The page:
MUMBAI, India – Churches and schools in the Archdiocese of Bombay opened their doors to people seeking refuge from floods devastating Mumbai.
Heavy monsoon rains have paralyzed the city, with five inches of rain falling on Tuesday alone.
“Due to the extreme weather conditions, and the heavy rains disrupting Mumbai’s rail, road, and services, many people are stranded. Hence, I have asked all churches and schools and institutions in our archdiocese to offer refugee irrespective of caste and creed,” Cardinal Oswald Gracias told Crux.
Air and rail service were suspended or delayed in Mumbai, stranding thousands of commuters.
The flooding is the worst in the city in over a decade, and so far five deaths have been attributed to the storm. Floods in 2005 led to the deaths of more than 500 people across the city.
Emergency services in the city had been overwhelmed on Tuesday, with many emergency personnel themselves being stranded because of the floods. Health authorities are worried, since sewage and rubbish is being carried through the streets by the floodwater.
“Throughout the night people continued to come for shelter and food….it continues to remain open. offering shelter and food,” said Father Fitzgerald Fernandes, the director of the Diocesan Pastoral Center.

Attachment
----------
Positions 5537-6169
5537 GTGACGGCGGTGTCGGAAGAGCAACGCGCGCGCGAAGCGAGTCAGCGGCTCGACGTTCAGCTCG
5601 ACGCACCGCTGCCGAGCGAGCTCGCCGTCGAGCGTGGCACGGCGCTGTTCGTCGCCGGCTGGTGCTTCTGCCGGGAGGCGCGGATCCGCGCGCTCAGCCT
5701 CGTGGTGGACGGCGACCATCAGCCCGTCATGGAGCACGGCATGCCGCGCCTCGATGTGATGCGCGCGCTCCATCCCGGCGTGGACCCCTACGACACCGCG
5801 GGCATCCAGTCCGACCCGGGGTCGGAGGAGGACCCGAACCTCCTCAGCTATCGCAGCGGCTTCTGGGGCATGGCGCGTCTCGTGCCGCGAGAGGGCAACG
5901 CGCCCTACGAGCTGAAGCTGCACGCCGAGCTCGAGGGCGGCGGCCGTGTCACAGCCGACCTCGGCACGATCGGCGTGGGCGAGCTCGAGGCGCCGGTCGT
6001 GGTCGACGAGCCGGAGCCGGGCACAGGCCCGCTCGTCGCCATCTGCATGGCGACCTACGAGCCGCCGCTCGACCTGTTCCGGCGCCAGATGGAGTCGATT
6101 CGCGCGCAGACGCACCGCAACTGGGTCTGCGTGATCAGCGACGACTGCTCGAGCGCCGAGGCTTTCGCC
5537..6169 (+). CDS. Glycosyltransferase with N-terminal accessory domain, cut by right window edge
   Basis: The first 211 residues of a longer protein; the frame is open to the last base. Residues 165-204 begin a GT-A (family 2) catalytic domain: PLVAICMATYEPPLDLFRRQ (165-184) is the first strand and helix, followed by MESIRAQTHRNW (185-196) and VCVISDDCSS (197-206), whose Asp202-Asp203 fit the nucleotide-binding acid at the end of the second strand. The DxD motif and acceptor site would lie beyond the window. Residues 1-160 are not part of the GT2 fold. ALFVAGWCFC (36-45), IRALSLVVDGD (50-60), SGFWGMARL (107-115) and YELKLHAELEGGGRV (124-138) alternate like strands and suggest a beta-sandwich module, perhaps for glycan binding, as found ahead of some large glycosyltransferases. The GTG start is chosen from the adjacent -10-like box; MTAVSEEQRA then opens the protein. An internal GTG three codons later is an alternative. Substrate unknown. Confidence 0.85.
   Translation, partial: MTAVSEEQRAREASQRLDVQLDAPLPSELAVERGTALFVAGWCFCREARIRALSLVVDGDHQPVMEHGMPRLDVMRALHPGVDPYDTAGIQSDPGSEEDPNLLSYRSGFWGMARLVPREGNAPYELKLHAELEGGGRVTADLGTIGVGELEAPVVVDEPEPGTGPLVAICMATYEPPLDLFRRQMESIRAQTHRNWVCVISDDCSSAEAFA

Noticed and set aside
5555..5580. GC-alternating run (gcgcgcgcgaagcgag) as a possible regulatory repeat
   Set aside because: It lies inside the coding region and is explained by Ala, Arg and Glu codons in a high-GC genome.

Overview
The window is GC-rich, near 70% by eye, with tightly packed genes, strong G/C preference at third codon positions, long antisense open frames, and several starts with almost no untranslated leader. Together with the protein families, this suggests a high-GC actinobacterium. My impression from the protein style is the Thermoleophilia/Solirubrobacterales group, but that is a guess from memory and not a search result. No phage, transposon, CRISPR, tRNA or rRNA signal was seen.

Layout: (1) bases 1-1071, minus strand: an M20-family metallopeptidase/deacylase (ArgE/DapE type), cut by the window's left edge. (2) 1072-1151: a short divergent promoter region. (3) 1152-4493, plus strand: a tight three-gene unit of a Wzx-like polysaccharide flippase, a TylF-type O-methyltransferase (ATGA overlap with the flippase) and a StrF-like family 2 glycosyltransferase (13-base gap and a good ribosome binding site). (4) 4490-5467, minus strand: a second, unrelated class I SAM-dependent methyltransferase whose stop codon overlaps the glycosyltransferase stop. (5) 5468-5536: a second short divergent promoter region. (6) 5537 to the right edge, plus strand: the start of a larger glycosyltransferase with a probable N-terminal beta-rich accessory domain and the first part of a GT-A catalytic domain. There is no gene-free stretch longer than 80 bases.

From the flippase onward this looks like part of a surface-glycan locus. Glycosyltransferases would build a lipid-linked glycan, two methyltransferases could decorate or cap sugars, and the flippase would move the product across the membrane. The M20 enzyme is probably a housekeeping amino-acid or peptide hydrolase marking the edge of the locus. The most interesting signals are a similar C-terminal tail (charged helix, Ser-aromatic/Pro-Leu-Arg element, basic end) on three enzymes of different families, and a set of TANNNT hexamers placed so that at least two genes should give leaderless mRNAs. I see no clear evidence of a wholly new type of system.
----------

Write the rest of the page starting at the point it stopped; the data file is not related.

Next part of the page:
He told Crux dozens of people visited the facility. Some just stopped for a respite from the rains, leaving after having a meal, but others were prevented by the rising waters from returning home.
“We responded by God’s Grace without any discrimination of caste or creed,” the priest said.
The pastoral center is across the street from the Basilica of Our Lady of the Mount, which has been preparing for its annual feast, which will be celebrated on September 10.
Since they could not get home, the 18 people working in the basilica also had to spend the night on Tuesday, although several of the workers told Crux they would continue on their preparations the next day.
Meanwhile, over 300 people took shelter at the Nirmala Niketan College of Social Work, a Catholic institution in southern Mumbai.
The monsoon has caused flooding across the region, and over 1,200 people have died in India, Nepal, and Bangladesh.
Caritas India has been providing victims with drinking water, sanitation, hygiene kits and cash.